My Greek-English edition of them is in two volumes (small size); I looked at a one-volume edition that wsa just over 700 pages (small pages), and since half of them are the English transslation, the originals would be half that, minus the editors introductions and so on, so, I don’t know, maybe 300 pages of original language text or so? Just a guess. Some of them explicitly quote early writings about Jesus in ways that make it look like they know Matthew and Luke, in writing. But they don’t name them (saying “as the Lord said” etc.). So too more interesting Justin in 150, often quotes “the memoirs of the Apostles” but he doesn’t name a single one of them. Intriguing. 30 years later, Irenaeus does name them. Have you read my discussion of all this in Forged?

      • Spencer Black
        Spencer Black  January 8, 2020

        Very interesting. No, I jumped right into Forgery and Counterforgery instead, which (perhaps I’m misremembering) doesn’t treat this topic. Does Forged give more detail about gospel authorship?

        • Bart
          Bart  January 9, 2020

          A bit. Both books are about pseudonymous instead of anonymous writings in early Xty. But yes, I devote some pages to the issue.

          • Spencer Black
            Spencer Black  January 10, 2020

            Cool. Well I’m gonna go buy your editions of the Fathers and take a gander. Thanks!

  16. Avatar
    mshussain777  January 29, 2020

    Dear Bart, Were the Gospels ever attributed to any specific indiciduals other than Matthew, Mark, Luke, and John? (So not including Justin Martyr’s “Memoirs of the Apostles”, as that’s not a specific attribution). If not, does this tell us anything interesting? If these were false attributions (as I believe they were), why were alternative attributions not suggested, and why did these particular ones catch on so universally?

    • Bart
      Bart  January 31, 2020

      No they weren’t. Yes it does. But not that they really *were* written by those people. I develop a theory about it in my book Forged. I think there was a manuscript produced probably in Rome that named the four, probably sometime in the 150s or 160s, that it was circulated among church leaders, and everyone bought into it. If the tradition were *earlier* than that the earlier evidence (which doesn’t name any of them) would be very hard to explain.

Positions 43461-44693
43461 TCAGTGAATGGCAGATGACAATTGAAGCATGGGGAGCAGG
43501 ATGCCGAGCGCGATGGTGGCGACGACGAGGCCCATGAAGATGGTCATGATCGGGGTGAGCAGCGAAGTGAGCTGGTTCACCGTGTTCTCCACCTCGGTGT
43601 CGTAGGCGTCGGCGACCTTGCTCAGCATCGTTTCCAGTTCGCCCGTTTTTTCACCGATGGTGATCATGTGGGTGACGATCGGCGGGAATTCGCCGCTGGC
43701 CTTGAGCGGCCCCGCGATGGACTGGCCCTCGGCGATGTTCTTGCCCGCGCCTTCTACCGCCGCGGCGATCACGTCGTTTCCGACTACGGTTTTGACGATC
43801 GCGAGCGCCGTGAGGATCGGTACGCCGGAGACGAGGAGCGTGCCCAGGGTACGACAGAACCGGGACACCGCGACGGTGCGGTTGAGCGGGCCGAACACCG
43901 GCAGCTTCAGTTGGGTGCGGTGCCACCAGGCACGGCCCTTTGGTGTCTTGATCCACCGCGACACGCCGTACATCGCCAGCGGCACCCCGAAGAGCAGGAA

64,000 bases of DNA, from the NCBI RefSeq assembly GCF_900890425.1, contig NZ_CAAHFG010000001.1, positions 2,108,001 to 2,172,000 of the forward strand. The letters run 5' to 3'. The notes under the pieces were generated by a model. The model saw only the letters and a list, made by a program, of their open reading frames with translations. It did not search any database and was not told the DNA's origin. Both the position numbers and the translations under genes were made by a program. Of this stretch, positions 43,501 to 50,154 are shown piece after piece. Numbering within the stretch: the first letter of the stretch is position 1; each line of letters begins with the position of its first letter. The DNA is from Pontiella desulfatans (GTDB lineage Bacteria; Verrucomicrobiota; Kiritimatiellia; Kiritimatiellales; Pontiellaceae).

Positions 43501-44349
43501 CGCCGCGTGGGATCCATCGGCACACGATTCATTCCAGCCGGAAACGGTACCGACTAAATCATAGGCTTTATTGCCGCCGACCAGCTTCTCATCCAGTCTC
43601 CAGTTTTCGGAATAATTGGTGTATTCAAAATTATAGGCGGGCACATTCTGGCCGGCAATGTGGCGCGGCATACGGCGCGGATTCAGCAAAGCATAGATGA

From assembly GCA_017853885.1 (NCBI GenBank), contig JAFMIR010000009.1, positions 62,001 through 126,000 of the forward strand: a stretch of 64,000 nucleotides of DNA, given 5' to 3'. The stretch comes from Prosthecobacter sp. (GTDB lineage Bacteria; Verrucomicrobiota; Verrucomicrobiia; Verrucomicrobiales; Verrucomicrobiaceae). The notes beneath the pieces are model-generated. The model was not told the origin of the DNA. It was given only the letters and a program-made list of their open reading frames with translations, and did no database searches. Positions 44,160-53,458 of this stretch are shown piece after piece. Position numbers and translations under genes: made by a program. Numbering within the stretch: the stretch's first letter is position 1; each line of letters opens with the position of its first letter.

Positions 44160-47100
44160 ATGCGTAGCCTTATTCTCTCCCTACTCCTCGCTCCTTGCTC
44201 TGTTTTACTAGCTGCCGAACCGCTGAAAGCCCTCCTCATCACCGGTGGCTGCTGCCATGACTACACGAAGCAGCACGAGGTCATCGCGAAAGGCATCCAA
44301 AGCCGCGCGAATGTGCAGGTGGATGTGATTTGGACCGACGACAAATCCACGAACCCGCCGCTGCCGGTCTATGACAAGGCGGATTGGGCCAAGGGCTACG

• Avatar
        mshussain777  February 10, 2020

        Do we know whether the names were also adopted by those outside the proto-Orthodox community? In particular, did communities that were antithetical to the Roman church adopt the names? If so, would your argument still hold?

        • Bart
          Bart  February 10, 2020

          Yes, probably. and no, it would have no effect. These groups didn’t start even to emerge until the Gospels had long been in ciruulation. their later views have no bearing on what the books were originally called.

  17. Avatar
    Venzen007  July 3, 2020

    I wonder, is there anything inherent in or specific to each of the four NT gospels that would have reasonably (or unreasonably) inspired any potential “namer” to name each of them accordingly, i.e. this one seems like Matthew, this one Mark, this one looks like it was written by Luke, and this one… John.

    Also, it appears we do not have gospel manuscripts dated prior to named gospel manuscripts, whether not named or named something else. It seems there should always be an earliest manuscript of whatever writing, assuming there to be some even earlier or theoretical “first” which is unavailable. If all the manuscripts we do have, from the earliest manuscript forward, contain a certain feature, is there sufficient reason to adopt a “more likely than not” position that the certain feature in question is not “original” (in so far as that word can be used)? Is the apparent fact that earlier writings referencing the text (but not some named title) of the various gospels sufficient weight on which to base a “more likely than not” position that at the time Justin referenced the text, the gospels were not associated with the present names? I’m likely missing additional weight.

    • Bart
      Bart  July 5, 2020

      Yes, I’ve talked about this on the blog. Just search for names of the Gospels or authors of the Gospels, and you’ll find the posts. (I explain why each one was assigned to the person it was).